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Your Rights in New Jersey If You Have Suffered Workplace Discrimination Based Upon Your Jewish Heritage or Faith (Actual or Perceived)

The New Jersey Herald reported on a recent federal case from Louisiana declared that discrimination based upon an employment candidate’s Jewish heritage could constitute racial discrimination in violation of federal law. The employee’s attorney declared the ruling to be “precedent-setting.” While this recent case does not have precedential impact in New Jersey, it is a useful opportunity to analyze the rights and protections available to New Jersey employees who find themselves in this type of situation. If you have been the victim of discrimination because of your heritage or someone’s perception about your heritage, you may have a claim in New Jersey. Talk an experienced New Jersey discrimination attorney to find out more about your situation.

In the recent federal case, an alumnus of a Baptist college in Louisiana applied for a coaching position. The college president allegedly refused to hire the man because of his “Jewish blood.” (The candidate’s mother was Jewish.) The case was not one of religious discrimination, as the candidate was not a practitioner of the Jewish religion. The candidate was born into a Jewish family but converted to Christianity during his time at the school and on the football team, according to the Herald.

So, what might happen to a similar employment candidate in New Jersey? The New Jersey Law Against Discrimination bans employment discrimination based upon “race, creed, color, national origin, ancestry, age, marital status, civil union status, domestic partnership status, sexual orientation, genetic information, gender, gender identity, disability, nationality, military status, or atypical hereditary cellular or blood trait.” Within that heading of creed is protection against discrimination based upon your religious belief or practices.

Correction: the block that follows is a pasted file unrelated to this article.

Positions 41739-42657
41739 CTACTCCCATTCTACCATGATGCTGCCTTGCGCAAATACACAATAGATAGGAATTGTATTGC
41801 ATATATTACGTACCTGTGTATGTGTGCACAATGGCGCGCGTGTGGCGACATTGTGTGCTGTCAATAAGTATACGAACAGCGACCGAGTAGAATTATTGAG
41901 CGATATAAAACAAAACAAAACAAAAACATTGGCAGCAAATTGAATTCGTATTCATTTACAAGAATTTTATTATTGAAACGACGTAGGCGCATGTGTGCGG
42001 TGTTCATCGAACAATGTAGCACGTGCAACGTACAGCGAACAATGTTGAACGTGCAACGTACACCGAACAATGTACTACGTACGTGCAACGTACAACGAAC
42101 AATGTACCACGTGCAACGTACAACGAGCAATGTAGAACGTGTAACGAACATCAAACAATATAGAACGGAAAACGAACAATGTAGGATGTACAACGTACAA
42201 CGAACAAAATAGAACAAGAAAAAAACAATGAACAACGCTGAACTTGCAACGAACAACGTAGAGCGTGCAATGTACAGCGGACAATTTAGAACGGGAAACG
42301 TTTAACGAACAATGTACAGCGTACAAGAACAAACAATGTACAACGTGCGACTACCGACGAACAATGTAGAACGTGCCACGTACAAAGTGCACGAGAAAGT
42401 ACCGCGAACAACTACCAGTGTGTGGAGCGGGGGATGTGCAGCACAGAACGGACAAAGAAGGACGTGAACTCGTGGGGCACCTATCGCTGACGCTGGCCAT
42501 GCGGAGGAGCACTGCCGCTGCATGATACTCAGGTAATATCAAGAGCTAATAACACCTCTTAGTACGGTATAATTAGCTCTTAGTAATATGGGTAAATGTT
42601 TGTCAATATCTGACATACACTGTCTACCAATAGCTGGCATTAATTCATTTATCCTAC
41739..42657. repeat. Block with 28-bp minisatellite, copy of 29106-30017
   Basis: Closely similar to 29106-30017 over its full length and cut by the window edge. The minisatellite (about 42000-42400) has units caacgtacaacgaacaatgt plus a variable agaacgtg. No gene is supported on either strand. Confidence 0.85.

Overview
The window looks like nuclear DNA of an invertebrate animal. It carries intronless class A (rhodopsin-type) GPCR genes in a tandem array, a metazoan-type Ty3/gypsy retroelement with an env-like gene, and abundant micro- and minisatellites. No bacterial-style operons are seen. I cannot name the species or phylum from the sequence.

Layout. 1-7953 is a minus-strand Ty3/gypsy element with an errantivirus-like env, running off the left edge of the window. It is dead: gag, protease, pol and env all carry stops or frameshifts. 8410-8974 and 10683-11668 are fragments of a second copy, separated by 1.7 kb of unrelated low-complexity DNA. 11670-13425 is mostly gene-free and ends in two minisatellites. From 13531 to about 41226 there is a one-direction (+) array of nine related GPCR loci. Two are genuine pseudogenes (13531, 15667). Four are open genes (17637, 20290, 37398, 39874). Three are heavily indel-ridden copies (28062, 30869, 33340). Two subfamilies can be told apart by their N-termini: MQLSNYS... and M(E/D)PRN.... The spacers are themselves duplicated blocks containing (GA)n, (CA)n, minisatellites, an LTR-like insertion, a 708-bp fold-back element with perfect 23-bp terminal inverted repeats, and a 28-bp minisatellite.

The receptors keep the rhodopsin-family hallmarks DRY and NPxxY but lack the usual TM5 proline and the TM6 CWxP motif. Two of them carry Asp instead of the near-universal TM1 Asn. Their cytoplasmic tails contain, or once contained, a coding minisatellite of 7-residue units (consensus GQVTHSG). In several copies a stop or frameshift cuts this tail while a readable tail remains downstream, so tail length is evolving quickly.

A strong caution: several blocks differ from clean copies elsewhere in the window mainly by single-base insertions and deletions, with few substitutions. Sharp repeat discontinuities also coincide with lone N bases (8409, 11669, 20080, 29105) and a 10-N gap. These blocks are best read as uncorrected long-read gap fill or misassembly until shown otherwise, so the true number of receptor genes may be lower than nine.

There is, of course, more than one way to commit anti-Jewish discrimination against an employee. The law requires that employers reasonably accommodate the religious practices of an employee’s sincerely-held faith. So, if an employer has an employee who is a practitioner of the Jewish faith, then the law may require that the employer schedule the employee’s work shifts, or otherwise give the employee time off, to allow the employee to meet his/her obligations regarding the Sabbath or other holidays or observances.

Additionally, you might be the victim of discrimination based upon a hostile work environment where you are targeted because of your Jewish faith or Jewish heritage. It is important to note that New Jersey law acknowledged several years ago that you don’t actually have to be Jewish in order to bring a successful discrimination case based upon anti-Jewish discrimination. If your employer discriminates against you because of the belief that you are Jewish (even though you’re not), you may still have a winning case.

In 2012, a non-Jew won such a case after enduring a hostile work environment that included several profane anti-Semitic slurs, comments that perpetuated negative anti-Semitic stereotypes and statements that viciously and crassly referenced the Holocaust. Even though the employee wasn’t Jewish, the conduct was enough to make a “reasonable Jew” perceive the work environment as hostile, so the employee had a valid claim.

If you have suffered anti-Jewish discrimination at your job, whether based on your heritage, your religion or both, you have options under the law. Contact the knowledgeable New Jersey employment attorneys at Phillips & Associates. Our attorneys have spent countless hours working to help our clients protect their right to be free of discrimination at work . Reach us online or at (609) 436-9087 today to set up a free and confidential consultation and to find out how we can help you.

More blog posts:

Township Employee Receives $1.25M Settlement in Case Alleging Multiple Varieties of Anti-Semitic Slurs, New Jersey Employment Lawyer Blog, June 27, 2018

Auto Parts Store Agrees to Cash Settlement and Policy Changes After Allegations of Religious Discrimination, New Jersey Employment Lawyer Blog, Jan. 18, 2018

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